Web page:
RFA Freshbrook

Subsequent name:

Official Number:                     168273

Class:                                     FRESH CLASS Water Carrier

Pennant No:                           X107 / A213

Laid down:                             19 June 1941
Builder:                                   Lytham Shipbuilding, Lytham

Launched:                              5 November 1941
Into Service:                           17 April 1942

Out of service:                        2 January 1946 ceased to be classed as an RFA

Fate:                                       Broken up


Items of historic interest involving this ship: -


Background Data:  There were fouteen vessels in this Class, designed by H.M. Dockyard, Devonport to the order of the RFA. The design was based on that of the earlier BLOSSOMand FOUNTAIN CLASSES but with an additional salvage and fire-fighting capability. They were originally operated by the Director of Victualling and were maintained at RN bases in the U.K. and Mediterranean where they were employed principally in replenishing warships’ freshwater supplies and also, from time to time, in fire fighting and salvage work. A total of 236 tons of fresh water could be carried in six tanks. Most of them saw only limited service under the RFA ensign, manned by RFA crews working under Board of Trade (Home Trade) Agreements, before being transferred to the control of the Captains of the Dockyards on Yard Craft Agreements. In 1959 they were brought under the authority of the newly-formed Port Auxiliary Service which in turn became the Royal Maritime Auxiliary Service. Originally all coal-fired, four of the Class were converted to oil-burning in 1961


5 November 1941 launched by Lytham Shipbuilding & Engineering Co, Lytham as Yard Nr: 868 named FRESHBROOK for the Admiralty (Director of Stores)

12 March 1942 Mr W Leishman appointed as Chief Engineer Officer

14 March 1942 Captain E Owen appointed as Master

17 April 1942 completed at a cost of £29,330 and taken over by the RFA

24 April 1942 sailed Loch Ewe in convoy WN274 arriving at Methil on 26 April 1942

28 May 1942 sailed Loch Ewe in convoy UR26 under tow of tug Empire Larch to Reykjavik arriving on 2 June 1942


Tug Empire Larch after War time service and renamed Masterman

7 October 1942 Admiralty war diary for this day reports that when coming alongside vessel Drangley which was at anchor the Freshbrook damaged the vessel's starboard side 2 feet above the deck.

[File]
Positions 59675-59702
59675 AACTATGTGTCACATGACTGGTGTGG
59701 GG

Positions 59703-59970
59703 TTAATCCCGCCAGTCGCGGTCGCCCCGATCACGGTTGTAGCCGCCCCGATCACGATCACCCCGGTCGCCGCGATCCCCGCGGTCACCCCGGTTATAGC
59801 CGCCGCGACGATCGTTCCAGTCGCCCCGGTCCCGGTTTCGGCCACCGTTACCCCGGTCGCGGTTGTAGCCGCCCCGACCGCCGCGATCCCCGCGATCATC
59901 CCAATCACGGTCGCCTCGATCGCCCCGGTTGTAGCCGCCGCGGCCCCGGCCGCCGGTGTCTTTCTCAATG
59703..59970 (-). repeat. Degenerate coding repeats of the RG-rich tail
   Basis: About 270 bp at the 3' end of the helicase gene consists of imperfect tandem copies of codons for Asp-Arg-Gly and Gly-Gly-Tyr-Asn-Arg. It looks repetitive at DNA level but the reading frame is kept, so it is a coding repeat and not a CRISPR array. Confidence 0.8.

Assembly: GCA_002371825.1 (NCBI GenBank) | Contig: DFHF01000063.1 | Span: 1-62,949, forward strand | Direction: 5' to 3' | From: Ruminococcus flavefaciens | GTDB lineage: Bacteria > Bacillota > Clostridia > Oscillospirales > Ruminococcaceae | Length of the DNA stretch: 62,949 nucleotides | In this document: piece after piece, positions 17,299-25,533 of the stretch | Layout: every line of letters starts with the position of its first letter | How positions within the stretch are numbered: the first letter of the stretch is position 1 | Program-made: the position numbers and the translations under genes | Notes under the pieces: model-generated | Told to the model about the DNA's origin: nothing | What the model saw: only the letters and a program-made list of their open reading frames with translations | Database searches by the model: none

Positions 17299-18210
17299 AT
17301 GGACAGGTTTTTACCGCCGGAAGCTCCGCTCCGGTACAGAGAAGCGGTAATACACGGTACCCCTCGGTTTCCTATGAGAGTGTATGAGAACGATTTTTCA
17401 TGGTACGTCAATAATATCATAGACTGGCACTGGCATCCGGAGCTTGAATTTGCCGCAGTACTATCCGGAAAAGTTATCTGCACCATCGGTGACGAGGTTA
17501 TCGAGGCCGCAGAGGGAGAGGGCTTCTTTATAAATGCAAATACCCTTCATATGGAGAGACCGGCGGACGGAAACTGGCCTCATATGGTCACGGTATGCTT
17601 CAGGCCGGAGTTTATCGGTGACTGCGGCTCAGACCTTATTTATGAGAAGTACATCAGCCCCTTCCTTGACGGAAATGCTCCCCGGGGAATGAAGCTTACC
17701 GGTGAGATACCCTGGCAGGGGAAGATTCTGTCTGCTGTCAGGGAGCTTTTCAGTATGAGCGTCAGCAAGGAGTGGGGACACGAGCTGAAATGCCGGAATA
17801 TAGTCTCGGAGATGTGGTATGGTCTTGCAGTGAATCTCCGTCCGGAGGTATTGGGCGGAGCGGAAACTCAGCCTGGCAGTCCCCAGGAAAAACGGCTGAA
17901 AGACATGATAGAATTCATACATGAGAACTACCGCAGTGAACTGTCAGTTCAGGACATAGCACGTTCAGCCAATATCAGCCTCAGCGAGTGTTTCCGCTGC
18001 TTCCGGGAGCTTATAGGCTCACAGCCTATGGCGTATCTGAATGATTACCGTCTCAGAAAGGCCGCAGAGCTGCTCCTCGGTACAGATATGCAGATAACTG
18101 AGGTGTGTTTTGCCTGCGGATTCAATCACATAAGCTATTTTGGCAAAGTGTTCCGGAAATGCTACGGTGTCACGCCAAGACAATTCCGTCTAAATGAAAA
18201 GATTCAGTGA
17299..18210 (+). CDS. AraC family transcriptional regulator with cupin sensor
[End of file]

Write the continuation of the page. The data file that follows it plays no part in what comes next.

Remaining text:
16 March 1943 Mr F Colyer appointed as Chief Engineer Officer

20 March 1943 at Hvaljordur, Iceland outboard of RFA BELGOL which was moored alongside of USS Vulcan. BELGOL refuelling the US warship and Freshbrook supplying her with fresh water

24 January 1944 Captain A Campbell appointed as Master

4 August 1944 at Reykjavik, Iceland Able Seaman William Munro came onboard drunk, entered the Chief Officer's cabin and threatened to assault him - logged

24 August 1944 at Reykjavik, Iceland moored alongside HMS TRONDIX for a boiler clean

7 September 1944 at Reykjavik, Iceland Able Seaman S Cronin insensibly drunk and unable to do his duty - logged 

17 September 1944 at Reykjavik, Iceland alongside USCGC Algonquin supplying fresh water


USCGC Algonquin

23 November 1944 Mr L G E Cross RFA appointed as Chief Engineer Officer

13 February 1945 at Reykjavik, Iceland Able Seaman S Cronin for continous neglet of his duty, insobriety and incompedence - having been warned on various occasions to no avail - paid off

Between May 1945 and July 1945 signed on crew members from Iceland, Norway and the Faroe Islands

19 July 1945 at Greenock with Captain John M Maclean RFA as Master

13 November 1945 sailed Gourock to Milford Haven arriving 17 November 1945

20 November 1945 sailed Milford Haven to Falmouth arriving 22 November 1945

23 November 1945 off the Lizard while bound for Sheerness signalled she had engine trouble and required the immediate assistance of a tug to tow her into Falmouth

Freshbrook Press Cutting

Press Cutting from Western Morning News 23 November 1945

28 November 1945 sailed Falmouth to Portland arriving the next day

1 December 1945 sailed Portland to Sheerness arriving 3 December 1945

19 December 1945 at Chatham berthed alongside No 9 berth when she took a dangerous list to starboard. The port bilge keel apparently fouled some under water obstruction. The helm was put hard a port - ebbing tide and the ship was moored head to tide. Ship righted upon an even keel very rapidly and cleared the obstruction. Divers were requested to check the port side of the ship and to see what the obstruction was.

2 January 1946 ceased to be classed as an RFA and was taken over by the Director of Victualling

19 January 1946 at Chatham - paid off 

20 January 1949 at H.M. Dockyard, Sheerness alongside HMS CROSSBOW supplying fresh water

24 August 1951 at H.M. Dockyard, Sheerness alongside HMS MANXMAN supplying fresh water



10 January 1963 offered for sale in the Times of this day "as lying" at H.M. Dockyard, Chatham




March 1963 purchased by Park Stanton & Co Ltd, London name unchanged

21 October 1963 arrived in the New Waterway in tow of the British tug KESTREL for demolition by Dutch  breakers


Additional information

Copyright © 2008 – 2018 Christopher J White

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